Buchannan, Stirlingshire, Scotland Genealogy
This is a guide to the history and major genealogical records of Scotland as they pertain to the parish of Buchannan. To learn more about how to use these records to search for your ancestors, go to the Scotland: Research Strategies.
BUCHANAN, a parish, in the county of Stirling, 1 mile (N. W.) from Drymen. The name of this place was originally Inchcaileoch, which it received from an island in Loch Lomond, its western boundary; but a detached portion of the parish of Luss having been annexed to it, in 1621, containing the Buchanan estates and chapel, and the inhabitants finding this religious edifice more convenient than the church, regularly attended at the former, in consequence of which the parish assumed the name of Buchanan. The church, situated in the lower portion of the parish, is a neat edifice, built about 1764, and contains 300 sittings: a small part of the ruins of the old church remains, in the island of Inchcaileoch.
The New Statistical Account of Scotland (pub. 1834-45) offers uniquely rich and detailed parish reports for the whole of Scotland, covering a vast range of topics including history, agriculture, education, trades, religion and social customs. The reports, written by the parish ministers, are available online at http://edina.ac.uk/stat-acc-scot/. Click on ‘Browse scanned pages’ then search the parish reports for your parish of interest. Also available at the Family History Library.
A census is a count and description of the population, taken by the government, arranged by locality and by household. Read more about census records.
The 1901 census of Scotland is indexed on www.scotlandspeople.gov.uk. To use it, you must register and pay a small access fee. All available censuses, 1841-1901, are indexed on this website. It may be easier for you to pay to use the website rather than access the separate indexes through the library
The Established Church of Scotland was Presbyterian. Read more about church records.
Here are the pre-1855 records that exist for this parish.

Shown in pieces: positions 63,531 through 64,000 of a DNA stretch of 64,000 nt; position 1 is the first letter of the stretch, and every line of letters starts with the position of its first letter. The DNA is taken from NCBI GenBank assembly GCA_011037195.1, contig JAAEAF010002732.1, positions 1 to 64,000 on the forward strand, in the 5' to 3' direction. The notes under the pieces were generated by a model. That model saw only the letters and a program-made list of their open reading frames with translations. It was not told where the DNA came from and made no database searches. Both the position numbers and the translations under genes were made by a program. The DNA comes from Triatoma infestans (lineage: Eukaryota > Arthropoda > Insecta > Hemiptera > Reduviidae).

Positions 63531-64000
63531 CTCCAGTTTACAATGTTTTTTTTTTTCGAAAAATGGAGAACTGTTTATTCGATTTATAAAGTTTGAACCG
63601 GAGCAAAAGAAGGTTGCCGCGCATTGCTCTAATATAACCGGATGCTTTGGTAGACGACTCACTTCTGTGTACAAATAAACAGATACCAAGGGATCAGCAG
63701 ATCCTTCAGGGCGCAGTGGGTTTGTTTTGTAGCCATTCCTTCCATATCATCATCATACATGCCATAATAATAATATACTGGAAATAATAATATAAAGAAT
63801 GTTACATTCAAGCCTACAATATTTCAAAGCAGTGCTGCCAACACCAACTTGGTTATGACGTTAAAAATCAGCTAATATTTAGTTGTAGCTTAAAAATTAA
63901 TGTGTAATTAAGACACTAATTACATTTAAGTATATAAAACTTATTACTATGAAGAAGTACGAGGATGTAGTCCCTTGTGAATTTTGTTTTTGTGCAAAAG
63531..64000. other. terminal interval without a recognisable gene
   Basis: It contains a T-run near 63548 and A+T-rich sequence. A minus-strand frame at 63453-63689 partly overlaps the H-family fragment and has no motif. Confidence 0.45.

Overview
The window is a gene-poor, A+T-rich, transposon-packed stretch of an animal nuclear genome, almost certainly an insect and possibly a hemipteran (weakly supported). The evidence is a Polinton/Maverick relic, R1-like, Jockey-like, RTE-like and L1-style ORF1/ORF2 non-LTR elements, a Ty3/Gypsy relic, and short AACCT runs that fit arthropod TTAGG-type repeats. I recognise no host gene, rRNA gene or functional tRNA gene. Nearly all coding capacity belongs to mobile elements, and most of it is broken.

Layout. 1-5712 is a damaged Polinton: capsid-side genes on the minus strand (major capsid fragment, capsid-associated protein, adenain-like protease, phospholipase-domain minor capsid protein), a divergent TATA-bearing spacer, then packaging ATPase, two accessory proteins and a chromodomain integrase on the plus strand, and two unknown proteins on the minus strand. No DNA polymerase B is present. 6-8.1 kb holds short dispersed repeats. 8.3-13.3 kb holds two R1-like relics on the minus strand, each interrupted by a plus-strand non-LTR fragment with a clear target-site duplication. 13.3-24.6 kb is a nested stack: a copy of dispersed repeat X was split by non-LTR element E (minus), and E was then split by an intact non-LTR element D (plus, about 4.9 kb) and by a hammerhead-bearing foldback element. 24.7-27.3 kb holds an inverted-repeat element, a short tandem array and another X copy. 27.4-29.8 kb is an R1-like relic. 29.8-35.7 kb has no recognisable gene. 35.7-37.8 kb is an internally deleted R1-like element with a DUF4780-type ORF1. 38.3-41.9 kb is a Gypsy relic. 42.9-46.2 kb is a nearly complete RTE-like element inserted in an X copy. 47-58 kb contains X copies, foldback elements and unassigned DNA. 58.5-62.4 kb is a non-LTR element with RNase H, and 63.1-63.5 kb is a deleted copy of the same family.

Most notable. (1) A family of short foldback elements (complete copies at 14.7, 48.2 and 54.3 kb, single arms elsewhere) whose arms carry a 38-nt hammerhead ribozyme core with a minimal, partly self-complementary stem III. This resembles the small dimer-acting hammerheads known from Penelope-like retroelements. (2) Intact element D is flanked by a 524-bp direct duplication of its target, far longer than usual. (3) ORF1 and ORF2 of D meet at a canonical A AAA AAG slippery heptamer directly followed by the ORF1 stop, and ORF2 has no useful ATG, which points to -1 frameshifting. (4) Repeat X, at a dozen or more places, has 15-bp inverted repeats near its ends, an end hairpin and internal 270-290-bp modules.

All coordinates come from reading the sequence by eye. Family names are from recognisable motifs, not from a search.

Established Church—Old Parochial Registers
|Record Type||Years Covered||FHL Film Number|
|Births:||1646–1819||1041972 items 4–5|
|Marriages:||1646–1819||1041972 items 4–5|
|Deaths:||1760–1784, 1817–1820||1041972 items 4–5|
Condition of Original Registers—
Index: For an index to these records, see Scotland’s People website, a pay-for-view website. The Scottish Church Records Index is also still available at the Family History Library in Salt Lake City. Some records may also be indexed in other FamilySearch collections for Scotland.
Births: Records are blank October 1674–November 1675, and September 1684–November 1686. The records are irregular and defective 1688–September 1699. They are blank from the latter date to September 1707, excluding one entry for 1703. Records are defective 1767–1769.
Marriages: Records are blank June 1674–November 1675, and February 1690–December 1691. The records are defective from last date to 1699. They are blank August 1699–November 1707, and January 1765–December 1804. There is, however, a small quarto volume containing proclamations and marriages 1764–May 1806, which applies to the latter blank. Both proclamations and marriages are recorded until January 1765; also 1806–1810, and again after April 1817. The former, prior to 1687, usually appear to have been made with consent of parents and friends. The records of births and marriages prior to 1699 are very much wasted.